Short-term Rentals In Manhattan Beach Still Ok

The Manhattan Beach City Council opened the door to allowing short-term rentals within the city by agreeing to consider a length of stay restriction and host fee. Short-term rentals are currently illegal as the city researches options, including holding a public study session.

City staff was directed to find answers to several questions raised during Tuesday’s meeting. Their analysis will examine policies in other cities and potential restrictions if the city decides to allow short-term stays through websites such as or

Councilmembers discussed restricting short-term stays to at least seven days, requiring a host be present at the residence and enacting a fee that hosts pay to cover the costs of enforcement.

Citing potential violators of the city’s prohibition on short-term rentals has proven difficult since the ban was enacted in 2015. From September 2016 to December 2017, the city received 58 reports of short-term rentals with 26 cases still open, according to Anne McIntosh, community development director. Just this week, city inspectors cited a residence in El Porto for operating a pseudo hostel, fining the owners $1,000 per day.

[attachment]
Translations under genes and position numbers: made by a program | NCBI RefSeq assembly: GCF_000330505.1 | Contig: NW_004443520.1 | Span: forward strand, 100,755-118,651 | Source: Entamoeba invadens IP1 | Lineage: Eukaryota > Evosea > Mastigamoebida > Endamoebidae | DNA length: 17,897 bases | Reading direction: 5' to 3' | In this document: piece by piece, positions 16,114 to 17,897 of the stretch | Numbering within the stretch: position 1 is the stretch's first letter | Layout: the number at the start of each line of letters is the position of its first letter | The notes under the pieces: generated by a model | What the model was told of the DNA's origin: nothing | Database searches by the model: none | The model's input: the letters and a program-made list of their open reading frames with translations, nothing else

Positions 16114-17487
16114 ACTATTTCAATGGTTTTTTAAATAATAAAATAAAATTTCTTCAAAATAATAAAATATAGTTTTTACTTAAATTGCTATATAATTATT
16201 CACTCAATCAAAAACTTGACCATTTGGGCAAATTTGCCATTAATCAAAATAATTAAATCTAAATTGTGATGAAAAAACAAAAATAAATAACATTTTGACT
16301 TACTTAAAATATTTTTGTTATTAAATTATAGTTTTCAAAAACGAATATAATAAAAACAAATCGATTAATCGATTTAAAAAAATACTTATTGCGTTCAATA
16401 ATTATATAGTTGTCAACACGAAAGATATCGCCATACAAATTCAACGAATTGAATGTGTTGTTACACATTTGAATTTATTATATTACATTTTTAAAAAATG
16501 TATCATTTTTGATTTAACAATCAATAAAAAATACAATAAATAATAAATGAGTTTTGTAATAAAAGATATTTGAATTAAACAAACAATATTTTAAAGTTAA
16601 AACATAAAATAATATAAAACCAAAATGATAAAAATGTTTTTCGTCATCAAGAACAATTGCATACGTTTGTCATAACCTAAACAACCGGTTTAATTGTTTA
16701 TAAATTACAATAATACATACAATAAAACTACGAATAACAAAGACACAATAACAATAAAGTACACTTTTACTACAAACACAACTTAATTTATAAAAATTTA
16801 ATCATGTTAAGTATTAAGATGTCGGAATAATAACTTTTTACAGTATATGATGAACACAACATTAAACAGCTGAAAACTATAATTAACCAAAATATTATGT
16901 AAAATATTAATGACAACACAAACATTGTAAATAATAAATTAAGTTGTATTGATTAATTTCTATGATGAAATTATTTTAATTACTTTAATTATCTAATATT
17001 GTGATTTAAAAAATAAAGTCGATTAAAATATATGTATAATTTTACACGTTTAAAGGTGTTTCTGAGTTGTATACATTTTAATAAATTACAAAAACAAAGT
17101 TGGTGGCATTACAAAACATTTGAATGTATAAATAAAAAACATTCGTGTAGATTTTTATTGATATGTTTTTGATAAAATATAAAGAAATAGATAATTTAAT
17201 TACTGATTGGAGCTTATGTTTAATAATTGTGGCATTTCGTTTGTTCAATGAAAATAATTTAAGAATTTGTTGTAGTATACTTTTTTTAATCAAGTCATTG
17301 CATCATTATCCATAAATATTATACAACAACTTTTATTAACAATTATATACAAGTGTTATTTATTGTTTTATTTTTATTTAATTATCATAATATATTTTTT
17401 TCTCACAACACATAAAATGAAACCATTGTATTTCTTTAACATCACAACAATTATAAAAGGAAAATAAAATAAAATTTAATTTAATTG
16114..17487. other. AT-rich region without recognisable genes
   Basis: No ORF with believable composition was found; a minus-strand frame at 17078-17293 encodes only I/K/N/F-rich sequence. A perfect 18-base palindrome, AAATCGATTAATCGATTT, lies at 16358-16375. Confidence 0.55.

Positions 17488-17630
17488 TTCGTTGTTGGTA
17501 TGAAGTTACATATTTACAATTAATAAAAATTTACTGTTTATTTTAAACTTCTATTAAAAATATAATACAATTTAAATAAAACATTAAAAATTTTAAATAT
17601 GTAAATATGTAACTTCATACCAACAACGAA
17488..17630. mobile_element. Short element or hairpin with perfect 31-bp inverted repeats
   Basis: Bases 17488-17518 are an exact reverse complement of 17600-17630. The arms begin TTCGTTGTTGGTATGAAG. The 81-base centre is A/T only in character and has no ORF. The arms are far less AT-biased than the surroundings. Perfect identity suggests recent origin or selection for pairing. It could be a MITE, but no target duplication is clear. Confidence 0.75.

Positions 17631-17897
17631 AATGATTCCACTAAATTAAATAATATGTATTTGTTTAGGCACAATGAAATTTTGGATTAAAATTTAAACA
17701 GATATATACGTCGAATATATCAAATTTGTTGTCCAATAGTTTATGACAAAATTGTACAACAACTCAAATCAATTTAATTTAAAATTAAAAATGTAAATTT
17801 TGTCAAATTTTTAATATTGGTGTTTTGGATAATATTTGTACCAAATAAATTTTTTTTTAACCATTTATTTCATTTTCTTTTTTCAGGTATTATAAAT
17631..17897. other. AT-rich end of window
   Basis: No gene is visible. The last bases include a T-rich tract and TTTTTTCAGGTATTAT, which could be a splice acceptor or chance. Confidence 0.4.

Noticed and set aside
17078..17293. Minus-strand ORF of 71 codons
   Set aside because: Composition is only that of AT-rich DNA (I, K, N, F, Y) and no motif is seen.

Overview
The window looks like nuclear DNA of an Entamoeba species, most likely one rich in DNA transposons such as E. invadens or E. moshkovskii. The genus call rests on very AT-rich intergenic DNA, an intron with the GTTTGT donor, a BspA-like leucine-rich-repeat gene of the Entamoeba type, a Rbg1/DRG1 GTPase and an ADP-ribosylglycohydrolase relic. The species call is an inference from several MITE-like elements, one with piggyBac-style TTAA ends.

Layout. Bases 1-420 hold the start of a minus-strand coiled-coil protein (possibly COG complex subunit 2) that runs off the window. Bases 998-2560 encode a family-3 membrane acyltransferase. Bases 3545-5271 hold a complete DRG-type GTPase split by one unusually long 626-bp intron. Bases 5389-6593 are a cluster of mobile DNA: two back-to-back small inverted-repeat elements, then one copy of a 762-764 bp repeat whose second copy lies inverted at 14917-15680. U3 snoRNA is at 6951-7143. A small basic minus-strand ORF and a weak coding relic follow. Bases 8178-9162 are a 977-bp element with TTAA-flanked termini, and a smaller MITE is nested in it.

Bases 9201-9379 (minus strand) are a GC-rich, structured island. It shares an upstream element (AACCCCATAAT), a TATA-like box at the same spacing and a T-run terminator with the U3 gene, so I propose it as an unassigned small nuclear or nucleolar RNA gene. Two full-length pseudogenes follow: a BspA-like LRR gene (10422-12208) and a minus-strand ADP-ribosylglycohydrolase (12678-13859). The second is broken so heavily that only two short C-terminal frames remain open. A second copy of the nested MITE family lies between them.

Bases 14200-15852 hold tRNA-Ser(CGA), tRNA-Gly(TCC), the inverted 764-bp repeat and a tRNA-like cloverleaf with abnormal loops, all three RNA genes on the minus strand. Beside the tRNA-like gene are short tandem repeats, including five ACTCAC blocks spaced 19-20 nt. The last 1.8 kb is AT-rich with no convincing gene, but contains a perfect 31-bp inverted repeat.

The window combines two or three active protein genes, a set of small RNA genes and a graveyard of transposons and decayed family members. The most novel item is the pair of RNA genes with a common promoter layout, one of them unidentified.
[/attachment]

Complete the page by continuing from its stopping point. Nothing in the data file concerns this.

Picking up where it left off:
In Hermosa Beach, such fines have been problematic, leading to lawsuits against that city.  Councilmember Richard Montgomery said the number of short-term rentals still operating in the city’s residential zones was proof that the prohibition was not working.

“We’re here to clean up what didn’t happen in 2015,” Montgomery said. “We need a legal path for a structured rental program.”

Councilmember David Lesser said he was in favor of allowing short-term rentals with certain restrictions.

“What residents have shared with us tonight is legitimate,” he said. “I felt what the council did in 2015 was wrong … This is not just a zoning change but the creation of an entire program, which needs to be ongoing conversation.”

Councilmember Steve Napolitano, meanwhile, said he supported the prohibition that currently exists.

“You’re turning residential areas into commercial zones,” he said. “We need to be very careful moving forward. The more rules we put on this, the more it will push people underground.”

The next steps for the council in crafting policy on the matter will include a public study session where more ideas can be discussed.

Source: The Beach Reporter

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